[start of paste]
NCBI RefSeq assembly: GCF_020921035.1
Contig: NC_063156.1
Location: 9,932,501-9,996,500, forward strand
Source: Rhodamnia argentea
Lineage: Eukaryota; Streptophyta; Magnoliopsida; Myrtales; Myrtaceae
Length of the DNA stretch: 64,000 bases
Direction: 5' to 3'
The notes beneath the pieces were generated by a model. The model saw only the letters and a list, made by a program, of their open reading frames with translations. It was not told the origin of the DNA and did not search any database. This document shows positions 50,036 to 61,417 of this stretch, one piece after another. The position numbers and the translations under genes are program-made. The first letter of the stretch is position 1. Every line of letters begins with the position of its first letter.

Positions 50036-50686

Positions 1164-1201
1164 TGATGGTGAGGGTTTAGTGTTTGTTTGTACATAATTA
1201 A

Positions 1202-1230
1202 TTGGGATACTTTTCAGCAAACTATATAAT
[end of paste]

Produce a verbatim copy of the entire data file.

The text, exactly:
NCBI RefSeq assembly: GCF_020921035.1
Contig: NC_063156.1
Location: 9,932,501-9,996,500, forward strand
Source: Rhodamnia argentea
Lineage: Eukaryota; Streptophyta; Magnoliopsida; Myrtales; Myrtaceae
Length of the DNA stretch: 64,000 bases
Direction: 5' to 3'
The notes beneath the pieces were generated by a model. The model saw only the letters and a list, made by a program, of their open reading frames with translations. It was not told the origin of the DNA and did not search any database. This document shows positions 50,036 to 61,417 of this stretch, one piece after another. The position numbers and the translations under genes are program-made. The first letter of the stretch is position 1. Every line of letters begins with the position of its first letter.

Positions 50036-50686

Positions 1164-1201
1164 TGATGGTGAGGGTTTAGTGTTTGTTTGTACATAATTA
1201 A

Positions 1202-1230
1202 TTGGGATACTTTTCAGCAAACTATATAAT